An article from Norwegian SciTech News at NTNU

Annelise Dyrli did not find any relationship between how many hours older people exercised and how well they performed on four balance tests. (Photo: Colourbox)

Fit older people fall just as much as their less active counterparts

People in good shape are as prone to falling as others. But practicing specific balance tasks and simple exercises can help.

Gemini, NTNU Trondheim - Norwegian University of Science and Technology

NTNU is the second largest of the eight universities in Norway, and has the main national responsibility for higher education in engineering and technology.

Balance is key. Even if they are active, older people need to work specifically on their balance to reduce their risk of falling, according to Annelise Dyrli’s master’s thesis. She conducted her research at NTNU’s Department of Psychology.

Every year around 30 per cent of all people aged 65 and older experience a fall. In the same age group, falls account for 40 per cent of all injury-related deaths worldwide.

Injuries from falls can have serious consequences. One in four seniors who break their hip die within a year, and quality of life can be greatly reduced for survivors.

So Dyrli set out to study how people can most effectively reduce their risk of falling.

No connection

Tips to improve your balance

  • Practice getting in and out of the bath or shower.
  • Practice standing on one leg when you put on your socks.
  • Practice going up and down stairs.

Dyrli tested 41 people aged 65 to 88 in her study. These seniors were generally much fitter than average, with varied backgrounds such as gymnastics and hiking and ski touring.

Study participants had to try four different balance exercises. They also went through the Berg Balance Scale (BBS), which is a widely-used set of functional balance tests. The BBS is typically used after a person has experienced a fall.

The Berg Balance Scale also tries to predict one’s future level of risk for falling.

Across the board, Dyrli’s group of elderly participants was generally in very good shape, and a very diligent and conscientious group. But Dyrli found no relationship between how many hours participants exercised and how well they did on the four balance tasks—even though those who trained most did very well on the BBS.

That is, the fittest did not perform any better than other study participants on a task where they walked along a line, touching heel to toe with each step, or when they walked figure eights, stood on one leg with their eyes closed, or stood as long as possible on a balance board.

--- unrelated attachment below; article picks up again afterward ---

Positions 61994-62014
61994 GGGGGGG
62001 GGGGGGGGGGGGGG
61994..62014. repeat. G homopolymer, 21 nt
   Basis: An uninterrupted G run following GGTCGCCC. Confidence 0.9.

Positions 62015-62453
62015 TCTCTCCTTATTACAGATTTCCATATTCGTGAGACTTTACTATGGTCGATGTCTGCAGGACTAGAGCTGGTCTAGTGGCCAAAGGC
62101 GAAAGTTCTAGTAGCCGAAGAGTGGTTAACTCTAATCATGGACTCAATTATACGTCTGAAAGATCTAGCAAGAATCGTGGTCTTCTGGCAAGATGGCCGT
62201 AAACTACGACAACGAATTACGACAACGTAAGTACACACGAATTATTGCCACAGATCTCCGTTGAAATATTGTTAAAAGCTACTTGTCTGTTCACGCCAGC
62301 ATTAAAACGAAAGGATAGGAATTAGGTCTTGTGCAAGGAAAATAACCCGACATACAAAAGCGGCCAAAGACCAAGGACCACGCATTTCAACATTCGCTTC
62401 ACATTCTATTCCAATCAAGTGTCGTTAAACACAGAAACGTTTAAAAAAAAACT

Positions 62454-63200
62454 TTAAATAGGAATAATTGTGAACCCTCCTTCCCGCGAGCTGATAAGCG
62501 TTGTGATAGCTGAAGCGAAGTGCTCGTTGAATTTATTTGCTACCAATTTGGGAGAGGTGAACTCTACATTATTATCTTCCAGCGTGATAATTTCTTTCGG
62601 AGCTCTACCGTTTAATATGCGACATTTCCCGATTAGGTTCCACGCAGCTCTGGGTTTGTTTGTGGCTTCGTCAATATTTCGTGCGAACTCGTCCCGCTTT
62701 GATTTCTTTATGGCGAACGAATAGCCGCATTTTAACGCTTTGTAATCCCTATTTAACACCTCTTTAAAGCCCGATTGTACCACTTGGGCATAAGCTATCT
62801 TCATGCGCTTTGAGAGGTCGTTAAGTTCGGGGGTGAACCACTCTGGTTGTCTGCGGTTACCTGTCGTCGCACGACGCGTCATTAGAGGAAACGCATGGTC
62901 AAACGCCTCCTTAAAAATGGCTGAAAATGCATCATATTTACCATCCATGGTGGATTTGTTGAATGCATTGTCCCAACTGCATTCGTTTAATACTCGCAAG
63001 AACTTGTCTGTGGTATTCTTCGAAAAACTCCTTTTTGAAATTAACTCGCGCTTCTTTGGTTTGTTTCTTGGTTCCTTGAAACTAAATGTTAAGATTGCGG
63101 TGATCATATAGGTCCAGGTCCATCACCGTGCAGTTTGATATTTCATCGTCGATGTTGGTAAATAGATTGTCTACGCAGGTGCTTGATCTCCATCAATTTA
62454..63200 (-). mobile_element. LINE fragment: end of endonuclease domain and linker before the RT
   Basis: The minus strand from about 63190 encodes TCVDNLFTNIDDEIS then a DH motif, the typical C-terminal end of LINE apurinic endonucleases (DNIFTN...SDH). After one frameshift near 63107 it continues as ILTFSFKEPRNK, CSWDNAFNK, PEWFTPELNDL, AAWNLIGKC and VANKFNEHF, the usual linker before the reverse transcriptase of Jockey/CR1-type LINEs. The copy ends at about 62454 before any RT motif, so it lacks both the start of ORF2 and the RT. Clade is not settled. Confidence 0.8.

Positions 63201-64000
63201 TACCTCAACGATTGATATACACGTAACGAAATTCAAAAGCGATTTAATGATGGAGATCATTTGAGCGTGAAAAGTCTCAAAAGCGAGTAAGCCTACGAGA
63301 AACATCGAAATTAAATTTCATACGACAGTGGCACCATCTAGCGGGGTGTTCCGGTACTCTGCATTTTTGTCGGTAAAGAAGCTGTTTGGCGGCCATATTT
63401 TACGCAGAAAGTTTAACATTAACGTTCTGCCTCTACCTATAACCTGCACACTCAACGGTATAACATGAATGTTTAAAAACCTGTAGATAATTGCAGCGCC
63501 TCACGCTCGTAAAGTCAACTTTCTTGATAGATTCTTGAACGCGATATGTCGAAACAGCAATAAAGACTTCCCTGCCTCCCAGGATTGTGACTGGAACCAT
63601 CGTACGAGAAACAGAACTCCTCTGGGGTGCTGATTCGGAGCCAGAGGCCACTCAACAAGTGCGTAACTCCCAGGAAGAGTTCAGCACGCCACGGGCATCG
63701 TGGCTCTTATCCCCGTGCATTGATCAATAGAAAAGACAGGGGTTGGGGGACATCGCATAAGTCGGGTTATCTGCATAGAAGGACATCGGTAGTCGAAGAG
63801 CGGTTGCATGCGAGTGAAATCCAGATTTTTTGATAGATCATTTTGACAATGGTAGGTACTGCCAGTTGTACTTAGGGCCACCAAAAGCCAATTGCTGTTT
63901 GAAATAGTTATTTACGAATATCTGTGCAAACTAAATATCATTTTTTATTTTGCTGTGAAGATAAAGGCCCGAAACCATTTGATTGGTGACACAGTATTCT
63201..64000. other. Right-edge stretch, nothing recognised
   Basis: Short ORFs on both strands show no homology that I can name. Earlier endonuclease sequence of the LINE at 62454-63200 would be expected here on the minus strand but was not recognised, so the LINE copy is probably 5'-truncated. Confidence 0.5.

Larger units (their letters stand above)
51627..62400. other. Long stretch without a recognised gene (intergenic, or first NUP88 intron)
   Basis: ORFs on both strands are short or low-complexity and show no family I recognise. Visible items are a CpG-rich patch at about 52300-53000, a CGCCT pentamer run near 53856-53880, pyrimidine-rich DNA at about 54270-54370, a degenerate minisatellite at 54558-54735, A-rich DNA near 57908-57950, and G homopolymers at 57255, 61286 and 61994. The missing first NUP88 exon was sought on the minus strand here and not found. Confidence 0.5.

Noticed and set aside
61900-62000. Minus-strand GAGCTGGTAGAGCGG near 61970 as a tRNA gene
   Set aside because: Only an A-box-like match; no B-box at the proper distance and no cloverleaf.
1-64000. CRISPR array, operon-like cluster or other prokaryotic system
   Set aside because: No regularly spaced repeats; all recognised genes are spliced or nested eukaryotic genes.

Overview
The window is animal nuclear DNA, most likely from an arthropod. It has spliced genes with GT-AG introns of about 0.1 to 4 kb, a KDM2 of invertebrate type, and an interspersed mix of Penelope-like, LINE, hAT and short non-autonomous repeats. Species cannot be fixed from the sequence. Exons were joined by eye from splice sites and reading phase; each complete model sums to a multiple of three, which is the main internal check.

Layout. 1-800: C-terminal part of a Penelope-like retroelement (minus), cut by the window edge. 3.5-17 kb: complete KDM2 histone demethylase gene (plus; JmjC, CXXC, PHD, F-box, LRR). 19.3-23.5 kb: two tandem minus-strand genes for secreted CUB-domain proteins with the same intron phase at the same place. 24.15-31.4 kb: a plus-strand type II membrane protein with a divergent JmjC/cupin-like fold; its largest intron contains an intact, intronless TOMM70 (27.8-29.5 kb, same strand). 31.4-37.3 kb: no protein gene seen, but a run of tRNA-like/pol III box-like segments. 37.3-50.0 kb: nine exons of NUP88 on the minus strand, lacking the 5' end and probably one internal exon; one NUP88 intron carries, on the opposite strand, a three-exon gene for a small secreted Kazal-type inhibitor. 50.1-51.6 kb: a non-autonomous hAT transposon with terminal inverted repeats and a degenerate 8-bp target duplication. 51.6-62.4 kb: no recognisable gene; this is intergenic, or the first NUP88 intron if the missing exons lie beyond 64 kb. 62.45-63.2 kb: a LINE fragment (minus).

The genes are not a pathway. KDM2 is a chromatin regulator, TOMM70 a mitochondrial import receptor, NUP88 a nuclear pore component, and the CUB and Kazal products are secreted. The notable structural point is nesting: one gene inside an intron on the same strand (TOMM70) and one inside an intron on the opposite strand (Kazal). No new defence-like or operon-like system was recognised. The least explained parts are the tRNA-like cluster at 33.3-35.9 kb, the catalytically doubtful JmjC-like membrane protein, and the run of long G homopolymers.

Poorer balance with age and meds

As we age, most of us will have poorer balance. There is no single reason for this, but weakening eyesight and muscles, and physical changes in the brain, all play a role.

But poor balance can also be related to other factors, such as medications prescribed to the elderly that can make them dizzy. The fear of falling in and of itself may also increase the risk.

Unfortunately, our bone structure also becomes more porous as we grow older. So, a fall can have much greater consequences for the elderly than for younger people.

Balance ability requires training

Exercise can give us better balance. But Dyrli’s study shows that the kind of exercise that you do matters. The fact box provides some simple tips on how to train.

Dyrli’s research results confirm learning theory research, called the Specificity Principle. In simple terms, this means that you have to train specifically what you want to get good at.

A few years ago, Dyrli’s supervising professor, Hermundur Sigmundsson, led a study that showed just this, and how specific your practicing needs to be improve a skill. The researchers looked at mathematics as an example and showed that you are not necessarily good at geometry even if you are good at algebra, or vice versa.

You need to perform the specific exercise or skill that you want to get good at, whether it’s putting in a free kick from 25 metres in football, mental arithmetic or in this case, balance.

It doesn’t help if you’re fit enough to climb up mountains if you are unable to stand on one leg when you’re putting on your socks.


Naturally this does not mean that there is no advantage to being in good shape if you fall. Maybe you’ll recover and be back in the swing of things more quickly after a fall injury. But Dyrli has not investigated this yet.

She believes it would be important to find out more about what kind of training older people do, and to check individual differences.

This information could be useful for developing new balance tests, but also for figuring out the kind of training that can make us steadier on our feet.

One problem is that no standardized measures currently exist for this group. The Berg Balance Scale may be a useful predictor of falls for frail older people, but so far we know little about how to prevent falls and declining balance in those who are physically active.

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